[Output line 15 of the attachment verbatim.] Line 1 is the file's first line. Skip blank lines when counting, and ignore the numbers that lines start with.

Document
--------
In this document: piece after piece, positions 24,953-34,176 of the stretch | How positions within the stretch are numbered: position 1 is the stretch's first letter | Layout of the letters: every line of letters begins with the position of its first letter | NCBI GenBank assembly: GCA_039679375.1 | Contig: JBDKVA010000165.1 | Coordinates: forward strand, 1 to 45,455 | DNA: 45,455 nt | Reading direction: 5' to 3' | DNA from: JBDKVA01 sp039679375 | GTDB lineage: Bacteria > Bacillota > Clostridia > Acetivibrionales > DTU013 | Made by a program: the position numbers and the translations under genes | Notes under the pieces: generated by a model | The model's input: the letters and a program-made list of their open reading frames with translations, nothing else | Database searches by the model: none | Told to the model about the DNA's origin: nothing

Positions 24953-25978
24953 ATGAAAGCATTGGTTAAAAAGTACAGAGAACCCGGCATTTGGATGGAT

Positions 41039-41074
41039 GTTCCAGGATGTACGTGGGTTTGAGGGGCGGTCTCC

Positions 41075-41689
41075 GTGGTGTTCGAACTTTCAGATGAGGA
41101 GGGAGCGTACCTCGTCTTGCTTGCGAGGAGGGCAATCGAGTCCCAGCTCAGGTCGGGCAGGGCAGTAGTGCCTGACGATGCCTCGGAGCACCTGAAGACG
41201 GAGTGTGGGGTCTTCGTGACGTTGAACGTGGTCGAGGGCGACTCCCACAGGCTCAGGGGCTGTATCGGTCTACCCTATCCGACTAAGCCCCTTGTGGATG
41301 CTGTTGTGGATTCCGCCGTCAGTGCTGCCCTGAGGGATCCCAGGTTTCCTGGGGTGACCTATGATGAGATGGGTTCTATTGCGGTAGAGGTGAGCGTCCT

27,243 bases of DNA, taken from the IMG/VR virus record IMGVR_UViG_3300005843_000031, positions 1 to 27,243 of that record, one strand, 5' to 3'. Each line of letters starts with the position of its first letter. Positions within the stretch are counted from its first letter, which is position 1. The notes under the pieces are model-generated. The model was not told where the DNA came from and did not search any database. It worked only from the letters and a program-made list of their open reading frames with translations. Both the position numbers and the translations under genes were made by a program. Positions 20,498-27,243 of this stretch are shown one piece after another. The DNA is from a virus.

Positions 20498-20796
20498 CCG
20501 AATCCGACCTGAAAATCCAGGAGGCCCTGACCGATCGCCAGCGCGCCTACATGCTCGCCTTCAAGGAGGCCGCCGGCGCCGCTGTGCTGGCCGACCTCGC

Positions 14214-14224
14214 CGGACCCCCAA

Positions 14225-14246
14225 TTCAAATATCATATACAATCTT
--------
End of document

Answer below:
Positions 14214-14224